ClojureScript

(get [1 2 3] nil) -> 1

Details

  • Type: Defect Defect
  • Status: Closed Closed
  • Priority: Major Major
  • Resolution: Completed
  • Affects Version/s: None
  • Fix Version/s: None
  • Component/s: None
  • Labels:
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  1. cljs-728-minimal.diff
    29/Jan/14 6:49 PM
    8 kB
    Francis Avila
  2. cljs-728-more-minimal.patch
    30/Jan/14 11:49 AM
    8 kB
    Francis Avila
  3. cljs-728-nth-number.patch
    31/Dec/13 12:02 AM
    13 kB
    Francis Avila
  4. cljs-728-only-nth-lookup.patch
    24/Feb/14 12:41 AM
    6 kB
    Francis Avila
  5. cljs-728-only-nth-lookup.patch
    17/Feb/14 10:49 PM
    6 kB
    Francis Avila

Activity

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Francis Avila added a comment -

Rebased cljs-728-only-nth-lookup.patch again. (core_test.cljs changes would have "conflicted".)

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Francis Avila added a comment - Rebased cljs-728-only-nth-lookup.patch again. (core_test.cljs changes would have "conflicted".)
Hide
Francis Avila added a comment -

Patch rebased and trimmed: cljs-728-only-nth-lookup.patch.

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Francis Avila added a comment - Patch rebased and trimmed: cljs-728-only-nth-lookup.patch.
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David Nolen added a comment -

Francis Avila, many thanks will look over these.

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David Nolen added a comment - Francis Avila, many thanks will look over these.
Hide
Francis Avila added a comment -

Patch that aligns ClojureScript vector type's -assoc-n/-assoc with Clojure's is in CLJS-767, and patch that fixes assoc! on TransientVectors is in CLJS-768.

I will cut conflicting hunks out of this CLJS-728 patch (hunks 2.3, 2.5 and 2.6 as outlined above) so all can apply cleanly with one another. (I'll have to do it this evening though.)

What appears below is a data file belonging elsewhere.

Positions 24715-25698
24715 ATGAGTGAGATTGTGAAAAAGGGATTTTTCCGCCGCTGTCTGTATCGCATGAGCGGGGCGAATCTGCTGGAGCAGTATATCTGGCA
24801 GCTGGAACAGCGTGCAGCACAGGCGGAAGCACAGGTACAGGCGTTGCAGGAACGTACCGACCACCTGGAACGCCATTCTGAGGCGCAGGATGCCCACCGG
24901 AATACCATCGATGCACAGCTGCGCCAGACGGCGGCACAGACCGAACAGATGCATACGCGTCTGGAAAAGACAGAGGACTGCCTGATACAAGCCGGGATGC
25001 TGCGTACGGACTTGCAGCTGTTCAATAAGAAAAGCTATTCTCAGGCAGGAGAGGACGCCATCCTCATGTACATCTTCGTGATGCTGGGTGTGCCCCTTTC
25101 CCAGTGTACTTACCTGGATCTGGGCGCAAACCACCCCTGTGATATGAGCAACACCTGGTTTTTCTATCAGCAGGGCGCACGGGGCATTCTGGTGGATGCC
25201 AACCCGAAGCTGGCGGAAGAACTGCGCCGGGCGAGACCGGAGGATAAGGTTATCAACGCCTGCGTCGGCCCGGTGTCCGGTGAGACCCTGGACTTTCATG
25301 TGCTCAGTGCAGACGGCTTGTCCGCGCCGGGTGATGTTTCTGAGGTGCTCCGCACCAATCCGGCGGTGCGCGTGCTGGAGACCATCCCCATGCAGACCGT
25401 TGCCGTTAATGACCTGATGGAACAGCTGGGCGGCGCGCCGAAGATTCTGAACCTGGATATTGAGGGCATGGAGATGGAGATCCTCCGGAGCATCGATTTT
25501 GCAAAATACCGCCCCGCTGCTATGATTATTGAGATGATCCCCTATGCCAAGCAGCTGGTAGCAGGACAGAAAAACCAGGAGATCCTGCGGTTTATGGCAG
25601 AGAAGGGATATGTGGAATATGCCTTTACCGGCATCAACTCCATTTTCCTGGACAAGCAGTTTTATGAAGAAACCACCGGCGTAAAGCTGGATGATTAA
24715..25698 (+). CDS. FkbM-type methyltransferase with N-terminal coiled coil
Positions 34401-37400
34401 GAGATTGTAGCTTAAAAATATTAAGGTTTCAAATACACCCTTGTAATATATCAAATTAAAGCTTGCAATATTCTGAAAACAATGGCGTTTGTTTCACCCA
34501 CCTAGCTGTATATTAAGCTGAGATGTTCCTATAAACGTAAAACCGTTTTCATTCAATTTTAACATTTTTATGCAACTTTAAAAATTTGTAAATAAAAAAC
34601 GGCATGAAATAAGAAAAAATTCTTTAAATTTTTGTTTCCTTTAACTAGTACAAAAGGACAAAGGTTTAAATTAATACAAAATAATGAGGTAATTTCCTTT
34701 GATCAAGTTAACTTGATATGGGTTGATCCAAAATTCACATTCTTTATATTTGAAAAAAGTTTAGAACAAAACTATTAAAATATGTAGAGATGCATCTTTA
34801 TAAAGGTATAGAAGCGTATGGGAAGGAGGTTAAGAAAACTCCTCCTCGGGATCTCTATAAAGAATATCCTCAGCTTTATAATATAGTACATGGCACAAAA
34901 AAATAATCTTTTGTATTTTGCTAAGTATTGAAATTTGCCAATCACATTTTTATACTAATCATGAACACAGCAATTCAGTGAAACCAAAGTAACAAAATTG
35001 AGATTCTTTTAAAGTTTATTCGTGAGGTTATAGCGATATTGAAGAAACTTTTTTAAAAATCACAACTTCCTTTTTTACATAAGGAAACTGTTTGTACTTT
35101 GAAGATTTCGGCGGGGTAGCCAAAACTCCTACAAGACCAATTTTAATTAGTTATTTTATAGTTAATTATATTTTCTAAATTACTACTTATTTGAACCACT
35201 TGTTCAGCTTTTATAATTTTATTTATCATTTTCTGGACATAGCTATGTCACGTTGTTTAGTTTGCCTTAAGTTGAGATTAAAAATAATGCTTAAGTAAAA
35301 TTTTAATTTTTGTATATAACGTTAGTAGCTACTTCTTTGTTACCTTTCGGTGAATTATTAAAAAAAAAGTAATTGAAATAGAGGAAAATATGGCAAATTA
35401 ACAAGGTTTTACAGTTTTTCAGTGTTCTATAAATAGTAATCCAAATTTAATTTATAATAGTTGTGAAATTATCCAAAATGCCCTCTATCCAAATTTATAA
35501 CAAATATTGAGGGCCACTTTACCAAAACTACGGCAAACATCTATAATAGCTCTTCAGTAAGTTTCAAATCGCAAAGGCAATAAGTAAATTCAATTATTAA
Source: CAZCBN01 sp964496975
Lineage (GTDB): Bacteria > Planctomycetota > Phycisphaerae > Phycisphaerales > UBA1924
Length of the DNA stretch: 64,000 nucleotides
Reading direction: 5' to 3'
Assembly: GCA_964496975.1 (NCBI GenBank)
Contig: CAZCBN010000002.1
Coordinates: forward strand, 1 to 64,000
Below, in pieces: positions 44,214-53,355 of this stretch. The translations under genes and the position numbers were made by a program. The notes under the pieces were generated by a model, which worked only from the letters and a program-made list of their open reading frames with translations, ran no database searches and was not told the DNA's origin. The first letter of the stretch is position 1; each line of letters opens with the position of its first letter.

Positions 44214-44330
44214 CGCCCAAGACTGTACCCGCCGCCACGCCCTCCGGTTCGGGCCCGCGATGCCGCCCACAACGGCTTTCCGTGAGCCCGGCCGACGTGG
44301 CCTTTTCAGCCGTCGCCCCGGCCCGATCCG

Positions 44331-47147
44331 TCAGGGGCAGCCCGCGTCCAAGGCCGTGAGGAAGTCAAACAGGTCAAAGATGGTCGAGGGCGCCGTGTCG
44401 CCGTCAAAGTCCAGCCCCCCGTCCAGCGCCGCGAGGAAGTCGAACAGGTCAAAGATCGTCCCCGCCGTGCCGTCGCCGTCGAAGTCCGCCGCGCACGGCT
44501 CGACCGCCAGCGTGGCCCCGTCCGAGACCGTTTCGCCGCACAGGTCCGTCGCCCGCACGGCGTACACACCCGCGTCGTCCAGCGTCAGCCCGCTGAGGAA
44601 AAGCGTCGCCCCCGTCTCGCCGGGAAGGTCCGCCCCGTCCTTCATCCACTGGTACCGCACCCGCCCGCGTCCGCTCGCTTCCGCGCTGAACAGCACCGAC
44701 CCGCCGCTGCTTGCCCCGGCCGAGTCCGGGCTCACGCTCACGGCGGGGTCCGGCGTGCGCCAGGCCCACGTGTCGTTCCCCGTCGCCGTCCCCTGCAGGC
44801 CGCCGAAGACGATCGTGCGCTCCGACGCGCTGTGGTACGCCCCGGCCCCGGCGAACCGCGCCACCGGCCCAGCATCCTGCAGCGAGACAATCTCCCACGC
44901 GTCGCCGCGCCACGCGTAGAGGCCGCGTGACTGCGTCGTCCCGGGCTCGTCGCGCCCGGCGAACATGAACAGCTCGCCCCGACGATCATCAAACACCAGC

Full list of related tickets and patches (stuff that was factored out of the initial patches):

  1. CLJS-757: remove redundant bounds checking in indexed types (will need a rebase once the others are in).
  2. CLJS-767: Fix assoc on PersistentVector and Subvec
  3. CLJS-768: Fix assoc! on TransientVector
Show
Francis Avila added a comment - Patch that aligns ClojureScript vector type's -assoc-n/-assoc with Clojure's is in CLJS-767, and patch that fixes assoc! on TransientVectors is in CLJS-768. I will cut conflicting hunks out of this CLJS-728 patch (hunks 2.3, 2.5 and 2.6 as outlined above) so all can apply cleanly with one another. (I'll have to do it this evening though.) Full list of related tickets and patches (stuff that was factored out of the initial patches):
  1. CLJS-757: remove redundant bounds checking in indexed types (will need a rebase once the others are in).
  2. CLJS-767: Fix assoc on PersistentVector and Subvec
  3. CLJS-768: Fix assoc! on TransientVector
Hide
David Nolen added a comment -

That the ClojureScript vector types implement assoc in terms of assoc-n and not the other way around should be considered a flaw. Please refer to Clojure's PersistentVector.java, RT.java for a guide about how the logic should be implemented. I'll take a patch that aligns ClojureScript's logic closer to Clojure. Thanks.

Show
David Nolen added a comment - That the ClojureScript vector types implement assoc in terms of assoc-n and not the other way around should be considered a flaw. Please refer to Clojure's PersistentVector.java, RT.java for a guide about how the logic should be implemented. I'll take a patch that aligns ClojureScript's logic closer to Clojure. Thanks.